The Gated Music Community
Or is it? Now, the folks with the silicon chips inside their heads have come up with a better way to keep themselves entertained -- without even having to come in contact with us filthy, tie-less, real Austinites. Last week, The Austin Business Journal ran a cheery tale of how Applied Materials Inc. recently provided their employees with "Beer, tacos, massages, and a Rick Treviño concert -- all for free." April 6 was the company's first Rampfest event, a concert series to recognize the "ramping up" of Applied's local work force, and the Santa Clara, Calif.-based manufacturer of semiconductor equipment, which employs more than 2,600 people in Austin, has future concerts that aren't open to the public, featuring the Gourds and Memphis Train on May 4; Willie Nelson and Asleep at the Wheel on June 1; and Sugar Ray and Los Lobos on July 13. It's not a new concept; remember the private Stevie Wonder concert at the Erwin Center and the aborted Devo show of the same type last year? Obviously there's nothing wrong with people having private parties -- and I certainly don't begrudge the Gourds getting what is likely one of the better paychecks they'll be receiving this year -- but when the advance of the pocket-protector crowd drives the creative forces of Austin to seek shelter under the 360 bridge, don't be surprised when the only place left to see live music is at the Motorola company picnic.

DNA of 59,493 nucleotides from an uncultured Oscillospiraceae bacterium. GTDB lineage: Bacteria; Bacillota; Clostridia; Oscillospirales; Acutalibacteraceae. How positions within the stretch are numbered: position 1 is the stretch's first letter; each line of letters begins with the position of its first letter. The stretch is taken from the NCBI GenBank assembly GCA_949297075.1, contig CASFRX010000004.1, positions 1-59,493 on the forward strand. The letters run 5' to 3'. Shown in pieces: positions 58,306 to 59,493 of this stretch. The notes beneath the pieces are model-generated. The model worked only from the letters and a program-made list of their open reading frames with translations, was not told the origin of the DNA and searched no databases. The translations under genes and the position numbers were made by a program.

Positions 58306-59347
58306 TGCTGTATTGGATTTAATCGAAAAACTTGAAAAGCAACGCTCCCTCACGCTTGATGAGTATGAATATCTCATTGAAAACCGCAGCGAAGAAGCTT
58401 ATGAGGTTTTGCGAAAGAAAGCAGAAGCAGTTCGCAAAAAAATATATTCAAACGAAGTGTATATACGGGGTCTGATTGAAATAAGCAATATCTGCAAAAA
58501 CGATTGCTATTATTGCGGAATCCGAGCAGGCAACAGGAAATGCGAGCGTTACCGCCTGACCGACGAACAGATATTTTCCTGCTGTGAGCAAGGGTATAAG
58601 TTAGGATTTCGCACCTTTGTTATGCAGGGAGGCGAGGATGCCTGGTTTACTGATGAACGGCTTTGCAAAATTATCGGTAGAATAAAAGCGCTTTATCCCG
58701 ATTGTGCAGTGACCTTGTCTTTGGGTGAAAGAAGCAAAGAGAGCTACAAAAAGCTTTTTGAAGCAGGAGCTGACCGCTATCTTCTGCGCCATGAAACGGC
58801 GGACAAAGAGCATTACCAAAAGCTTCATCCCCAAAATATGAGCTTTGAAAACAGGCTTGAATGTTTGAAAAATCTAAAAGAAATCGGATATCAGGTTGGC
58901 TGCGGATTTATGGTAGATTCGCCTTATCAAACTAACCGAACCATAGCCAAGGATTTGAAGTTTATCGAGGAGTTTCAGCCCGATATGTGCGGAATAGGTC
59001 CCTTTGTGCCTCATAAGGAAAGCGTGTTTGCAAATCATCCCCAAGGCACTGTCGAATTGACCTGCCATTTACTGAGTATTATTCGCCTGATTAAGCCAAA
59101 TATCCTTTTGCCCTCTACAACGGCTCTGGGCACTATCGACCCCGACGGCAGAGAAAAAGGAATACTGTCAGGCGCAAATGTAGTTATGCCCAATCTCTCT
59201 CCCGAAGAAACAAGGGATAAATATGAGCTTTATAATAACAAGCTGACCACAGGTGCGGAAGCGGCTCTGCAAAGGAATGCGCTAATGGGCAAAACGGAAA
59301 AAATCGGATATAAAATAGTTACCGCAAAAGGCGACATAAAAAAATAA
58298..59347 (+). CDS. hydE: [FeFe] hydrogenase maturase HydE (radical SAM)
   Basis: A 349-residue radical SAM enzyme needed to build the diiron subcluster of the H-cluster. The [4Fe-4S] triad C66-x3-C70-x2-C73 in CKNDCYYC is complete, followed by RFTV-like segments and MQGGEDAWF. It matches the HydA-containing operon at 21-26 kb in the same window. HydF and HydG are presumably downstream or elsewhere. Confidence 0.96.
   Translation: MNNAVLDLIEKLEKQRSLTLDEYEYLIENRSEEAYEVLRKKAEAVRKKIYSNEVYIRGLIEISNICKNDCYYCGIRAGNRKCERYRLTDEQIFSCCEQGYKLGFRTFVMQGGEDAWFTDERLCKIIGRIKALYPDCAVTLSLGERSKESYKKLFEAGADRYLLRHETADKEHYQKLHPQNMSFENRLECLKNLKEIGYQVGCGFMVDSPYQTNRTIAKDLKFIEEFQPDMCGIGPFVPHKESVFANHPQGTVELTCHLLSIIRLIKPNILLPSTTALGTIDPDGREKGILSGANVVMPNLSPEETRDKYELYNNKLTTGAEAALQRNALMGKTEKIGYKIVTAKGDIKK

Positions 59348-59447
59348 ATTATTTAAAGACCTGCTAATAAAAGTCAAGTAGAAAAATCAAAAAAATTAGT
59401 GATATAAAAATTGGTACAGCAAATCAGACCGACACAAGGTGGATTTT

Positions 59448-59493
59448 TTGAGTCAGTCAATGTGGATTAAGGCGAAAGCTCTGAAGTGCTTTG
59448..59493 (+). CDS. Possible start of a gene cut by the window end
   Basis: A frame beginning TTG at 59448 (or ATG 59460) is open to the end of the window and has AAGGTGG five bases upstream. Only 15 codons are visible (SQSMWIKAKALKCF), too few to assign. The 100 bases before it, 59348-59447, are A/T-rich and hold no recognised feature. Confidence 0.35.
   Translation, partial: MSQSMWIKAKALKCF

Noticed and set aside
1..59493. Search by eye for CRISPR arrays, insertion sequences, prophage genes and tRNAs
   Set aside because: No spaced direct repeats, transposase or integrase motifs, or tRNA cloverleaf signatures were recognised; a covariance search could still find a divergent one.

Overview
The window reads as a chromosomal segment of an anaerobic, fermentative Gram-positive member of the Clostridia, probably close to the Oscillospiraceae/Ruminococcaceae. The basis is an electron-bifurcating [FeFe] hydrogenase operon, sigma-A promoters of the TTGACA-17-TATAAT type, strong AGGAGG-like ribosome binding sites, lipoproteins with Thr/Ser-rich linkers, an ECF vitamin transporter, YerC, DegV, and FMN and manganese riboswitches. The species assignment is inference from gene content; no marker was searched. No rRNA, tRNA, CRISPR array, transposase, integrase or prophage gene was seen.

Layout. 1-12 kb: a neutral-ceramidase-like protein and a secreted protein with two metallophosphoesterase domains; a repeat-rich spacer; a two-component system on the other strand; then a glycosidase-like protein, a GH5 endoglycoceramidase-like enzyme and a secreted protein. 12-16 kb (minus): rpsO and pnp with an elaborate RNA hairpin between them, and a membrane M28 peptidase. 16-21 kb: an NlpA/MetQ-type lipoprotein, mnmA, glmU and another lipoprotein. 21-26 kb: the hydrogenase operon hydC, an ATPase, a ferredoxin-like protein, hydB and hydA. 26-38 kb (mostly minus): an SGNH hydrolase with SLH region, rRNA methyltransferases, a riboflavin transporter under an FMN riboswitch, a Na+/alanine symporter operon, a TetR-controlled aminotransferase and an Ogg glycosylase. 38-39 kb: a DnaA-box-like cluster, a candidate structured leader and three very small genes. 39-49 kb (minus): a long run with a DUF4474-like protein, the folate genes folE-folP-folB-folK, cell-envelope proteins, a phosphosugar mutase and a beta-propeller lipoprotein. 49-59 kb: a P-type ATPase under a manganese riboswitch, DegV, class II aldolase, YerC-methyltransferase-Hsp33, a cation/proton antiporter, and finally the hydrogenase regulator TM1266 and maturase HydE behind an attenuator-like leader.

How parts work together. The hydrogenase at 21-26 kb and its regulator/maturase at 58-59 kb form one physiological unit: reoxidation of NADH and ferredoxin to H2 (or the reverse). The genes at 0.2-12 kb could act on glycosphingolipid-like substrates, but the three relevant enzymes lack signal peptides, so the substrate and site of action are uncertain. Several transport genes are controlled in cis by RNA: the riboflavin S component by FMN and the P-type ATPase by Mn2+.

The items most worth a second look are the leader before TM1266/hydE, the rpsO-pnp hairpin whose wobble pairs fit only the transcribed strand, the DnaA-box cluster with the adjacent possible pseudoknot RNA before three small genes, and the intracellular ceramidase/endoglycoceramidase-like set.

No. 1 With a Byte